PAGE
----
Ariz. Gov. Brewer orders new child welfare inquiry

December 2, 2013 - 6:04 PM
Arizona Child Abuse

Arizona Gov. Jan Brewer, left, announces her efforts during a news conference to create an independent team to clear more than 6,000 child abuse and neglect reports that were ignored, and to oversee the operations of Child Protective Services agency, as Department of Economic Security Director Clarence Carter, right, listens in at the Arizona Capitol Monday, Dec. 2, 2013, in Phoenix. The number of cases found to have been illegally closed by a special team at Child Protective Services has climbed to 6,550. (AP Photo/Ross D. Franklin)

PHOENIX (AP) — Arizona Gov. Jan Brewer defended the director of her social services agency Monday while angrily saying that those responsible for illegally closing more than 6,500 uninvestigated child abuse and neglect reports will be held accountable.

Brewer's comments came as she announced a second outside review of the state's child welfare agency to ensure Child Protective Services properly investigates the reports closed in the past four years.

Most of the closures happened in the past 20 months as a team assigned to prescreen tips phoned into the state's child abuse hotline tried to manage a soaring workload in field offices that do the investigations.

Brewer appointed the head of the state's juvenile corrections department to lead the review, which also will look at the agency's practices and procedures to prevent a repeat of the scandal that has roiled CPS. The team also includes child advocates, two state lawmakers, a retired police chief and a Maricopa County prosecutor.

CPS investigators discovered the practice of closing uninvestigated cases in August, and it was made public Nov. 21. Brewer also has assigned state police to investigate who was responsible for deciding to close the cases, which require investigation under state law.

Brewer, a Republican, again resisted calls from some Democrats and child welfare advocates for her to fire Clarence Carter, who leads CPS' parent agency, the Department of Economic Security. She said he had done "a fine job."

"I believe, personally, that there has been a break in the command, and we will get to the bottom of it, and somebody — people — will be held accountable," Brewer said. "We're not going to tolerate this. I think we need a complete, full investigation, we need to know where all the bodies are buried, if you will, no pun intended. But we're not going to start attacking people until we know that we've got a basis for doing that."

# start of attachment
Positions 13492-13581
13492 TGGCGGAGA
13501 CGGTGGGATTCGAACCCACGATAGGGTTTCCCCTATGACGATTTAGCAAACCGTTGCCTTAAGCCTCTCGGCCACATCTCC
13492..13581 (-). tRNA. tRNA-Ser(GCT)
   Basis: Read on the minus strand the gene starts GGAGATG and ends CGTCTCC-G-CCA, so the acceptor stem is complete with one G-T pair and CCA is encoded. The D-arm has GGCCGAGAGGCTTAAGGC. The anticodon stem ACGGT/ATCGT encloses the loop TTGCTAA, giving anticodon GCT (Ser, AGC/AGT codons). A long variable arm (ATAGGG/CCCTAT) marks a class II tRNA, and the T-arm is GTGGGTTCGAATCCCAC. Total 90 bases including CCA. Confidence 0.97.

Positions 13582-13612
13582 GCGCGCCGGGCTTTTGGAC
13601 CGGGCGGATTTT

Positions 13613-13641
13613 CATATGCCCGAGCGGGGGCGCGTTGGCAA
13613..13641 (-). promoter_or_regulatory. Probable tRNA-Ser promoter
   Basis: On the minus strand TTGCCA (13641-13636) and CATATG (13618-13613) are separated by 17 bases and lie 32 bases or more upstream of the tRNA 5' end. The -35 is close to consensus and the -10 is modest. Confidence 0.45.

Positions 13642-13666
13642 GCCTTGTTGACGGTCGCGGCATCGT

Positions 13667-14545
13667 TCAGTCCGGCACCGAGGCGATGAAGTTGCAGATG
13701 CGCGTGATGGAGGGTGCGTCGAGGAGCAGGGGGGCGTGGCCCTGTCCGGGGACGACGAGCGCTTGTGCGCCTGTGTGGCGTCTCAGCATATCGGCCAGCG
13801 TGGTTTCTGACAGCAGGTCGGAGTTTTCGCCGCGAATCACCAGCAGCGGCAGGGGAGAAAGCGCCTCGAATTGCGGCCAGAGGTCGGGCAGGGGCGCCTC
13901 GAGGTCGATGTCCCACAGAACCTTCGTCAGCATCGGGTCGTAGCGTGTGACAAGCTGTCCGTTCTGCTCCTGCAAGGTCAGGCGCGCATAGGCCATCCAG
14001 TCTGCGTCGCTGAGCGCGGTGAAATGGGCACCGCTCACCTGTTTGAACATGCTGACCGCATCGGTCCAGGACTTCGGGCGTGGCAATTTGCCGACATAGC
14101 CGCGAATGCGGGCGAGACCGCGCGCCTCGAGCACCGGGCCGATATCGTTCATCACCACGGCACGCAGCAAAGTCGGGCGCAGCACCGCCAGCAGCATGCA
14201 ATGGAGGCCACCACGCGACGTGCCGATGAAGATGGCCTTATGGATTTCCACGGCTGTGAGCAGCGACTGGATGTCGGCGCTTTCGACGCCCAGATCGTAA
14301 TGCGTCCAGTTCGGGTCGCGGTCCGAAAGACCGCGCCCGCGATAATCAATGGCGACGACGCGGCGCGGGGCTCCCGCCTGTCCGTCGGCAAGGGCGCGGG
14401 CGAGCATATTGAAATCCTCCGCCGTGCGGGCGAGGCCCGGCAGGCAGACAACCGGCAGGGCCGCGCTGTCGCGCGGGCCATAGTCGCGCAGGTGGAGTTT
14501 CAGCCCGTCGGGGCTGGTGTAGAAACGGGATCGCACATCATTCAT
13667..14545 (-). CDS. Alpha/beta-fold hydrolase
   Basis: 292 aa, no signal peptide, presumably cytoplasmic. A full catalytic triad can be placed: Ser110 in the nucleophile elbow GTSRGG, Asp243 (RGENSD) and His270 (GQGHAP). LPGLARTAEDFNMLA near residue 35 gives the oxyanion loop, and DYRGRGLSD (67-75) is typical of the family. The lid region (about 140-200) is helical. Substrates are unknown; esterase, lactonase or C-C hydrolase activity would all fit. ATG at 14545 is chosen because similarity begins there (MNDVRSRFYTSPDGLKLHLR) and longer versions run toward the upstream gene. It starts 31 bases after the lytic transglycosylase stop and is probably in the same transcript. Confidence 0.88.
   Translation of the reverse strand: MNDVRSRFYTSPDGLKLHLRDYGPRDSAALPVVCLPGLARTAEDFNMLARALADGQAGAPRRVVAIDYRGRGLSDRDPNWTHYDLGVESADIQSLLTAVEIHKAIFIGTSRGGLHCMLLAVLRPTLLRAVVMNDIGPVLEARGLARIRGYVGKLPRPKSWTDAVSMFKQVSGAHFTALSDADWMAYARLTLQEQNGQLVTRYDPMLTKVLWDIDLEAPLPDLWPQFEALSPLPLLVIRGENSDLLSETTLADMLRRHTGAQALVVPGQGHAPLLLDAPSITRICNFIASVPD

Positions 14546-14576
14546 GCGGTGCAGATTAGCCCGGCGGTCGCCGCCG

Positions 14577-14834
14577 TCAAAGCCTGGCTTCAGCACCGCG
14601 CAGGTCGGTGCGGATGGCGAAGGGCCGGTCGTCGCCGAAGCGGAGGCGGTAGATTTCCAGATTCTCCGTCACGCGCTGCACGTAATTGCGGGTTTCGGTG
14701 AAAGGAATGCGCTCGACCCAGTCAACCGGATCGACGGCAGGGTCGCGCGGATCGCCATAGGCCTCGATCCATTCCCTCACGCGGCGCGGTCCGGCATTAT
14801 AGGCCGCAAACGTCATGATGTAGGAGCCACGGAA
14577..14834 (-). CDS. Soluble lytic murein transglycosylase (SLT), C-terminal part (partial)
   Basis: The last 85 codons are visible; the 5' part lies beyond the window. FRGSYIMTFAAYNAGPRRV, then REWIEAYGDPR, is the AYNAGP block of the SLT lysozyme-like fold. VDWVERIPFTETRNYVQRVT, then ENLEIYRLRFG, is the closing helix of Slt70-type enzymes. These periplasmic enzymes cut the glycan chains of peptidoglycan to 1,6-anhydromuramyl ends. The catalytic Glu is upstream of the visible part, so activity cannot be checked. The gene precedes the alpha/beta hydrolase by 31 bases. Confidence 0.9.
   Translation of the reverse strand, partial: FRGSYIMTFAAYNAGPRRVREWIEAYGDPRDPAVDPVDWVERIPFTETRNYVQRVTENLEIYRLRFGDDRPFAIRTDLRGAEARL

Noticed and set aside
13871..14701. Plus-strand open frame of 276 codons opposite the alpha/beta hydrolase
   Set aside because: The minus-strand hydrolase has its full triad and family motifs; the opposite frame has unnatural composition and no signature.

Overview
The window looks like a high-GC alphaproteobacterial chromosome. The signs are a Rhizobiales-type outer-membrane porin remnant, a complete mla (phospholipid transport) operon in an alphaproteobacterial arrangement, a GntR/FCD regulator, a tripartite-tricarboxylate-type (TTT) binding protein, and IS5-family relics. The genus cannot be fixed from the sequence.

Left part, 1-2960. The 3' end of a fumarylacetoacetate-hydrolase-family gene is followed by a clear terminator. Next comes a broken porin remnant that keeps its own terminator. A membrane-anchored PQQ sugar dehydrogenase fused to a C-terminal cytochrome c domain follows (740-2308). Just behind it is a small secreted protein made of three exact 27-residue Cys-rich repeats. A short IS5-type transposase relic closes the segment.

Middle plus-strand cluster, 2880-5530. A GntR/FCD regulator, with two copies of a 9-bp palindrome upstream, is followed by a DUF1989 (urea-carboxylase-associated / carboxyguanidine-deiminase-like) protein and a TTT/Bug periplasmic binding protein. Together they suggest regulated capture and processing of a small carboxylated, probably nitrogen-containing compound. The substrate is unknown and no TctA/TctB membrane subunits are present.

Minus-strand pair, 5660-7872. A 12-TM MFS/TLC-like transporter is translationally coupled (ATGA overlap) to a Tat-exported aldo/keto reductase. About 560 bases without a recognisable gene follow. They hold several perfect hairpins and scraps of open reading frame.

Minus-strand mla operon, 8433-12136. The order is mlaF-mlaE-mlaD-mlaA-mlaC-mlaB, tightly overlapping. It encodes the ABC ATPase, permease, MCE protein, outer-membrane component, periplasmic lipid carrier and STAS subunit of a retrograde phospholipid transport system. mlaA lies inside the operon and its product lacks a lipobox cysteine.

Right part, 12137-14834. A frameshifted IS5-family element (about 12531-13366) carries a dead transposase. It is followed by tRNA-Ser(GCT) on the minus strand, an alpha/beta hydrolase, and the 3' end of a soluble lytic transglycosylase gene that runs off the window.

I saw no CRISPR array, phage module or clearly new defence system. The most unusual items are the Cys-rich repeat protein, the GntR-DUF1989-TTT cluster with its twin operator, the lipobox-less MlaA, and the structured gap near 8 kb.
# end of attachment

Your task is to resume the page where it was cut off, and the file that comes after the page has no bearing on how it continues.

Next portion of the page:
Carter declined to answer questions Monday at a news conference announcing the outside review.

State Rep. Kate Brophy McGee, R-Phoenix, who was appointed to the independent team, said an outside review is required.

"It is absolutely critical that we have independent oversight, and I believe the team our governor has assembled is what is needed," Rep. Kate Brophy McGee said. "It will bring transparency to an agency that has been cloaked in secrecy and integrity to a process that has appeared corrupt."

The problems at the state's child welfare agency aren't new, and Brewer has made reforming it a priority in the past several years. Last January, Brewer personally took credit in her State of the State address for "overhauling" the hotline system so urgent calls received priority.

On Monday, she again promised reforms.

"We know it's never going to be perfect — we don't live in a perfect world — but we're going to do everything that we can possibly do to get to the bottom of these 6,000 uninvestigated cases," she said. "We're going to have eyes on each and every one of them, and we're going to enact reforms so these things don't happen ever again in the state of Arizona."

Carter has created a plan to respond to all the cases, including completing an initial review by Monday. He promised that all cases warranting full investigation will be assigned to investigators by the end of next month. He's assigned more than 200 CPS supervisors and program managers to the work, employees who don't currently handle cases.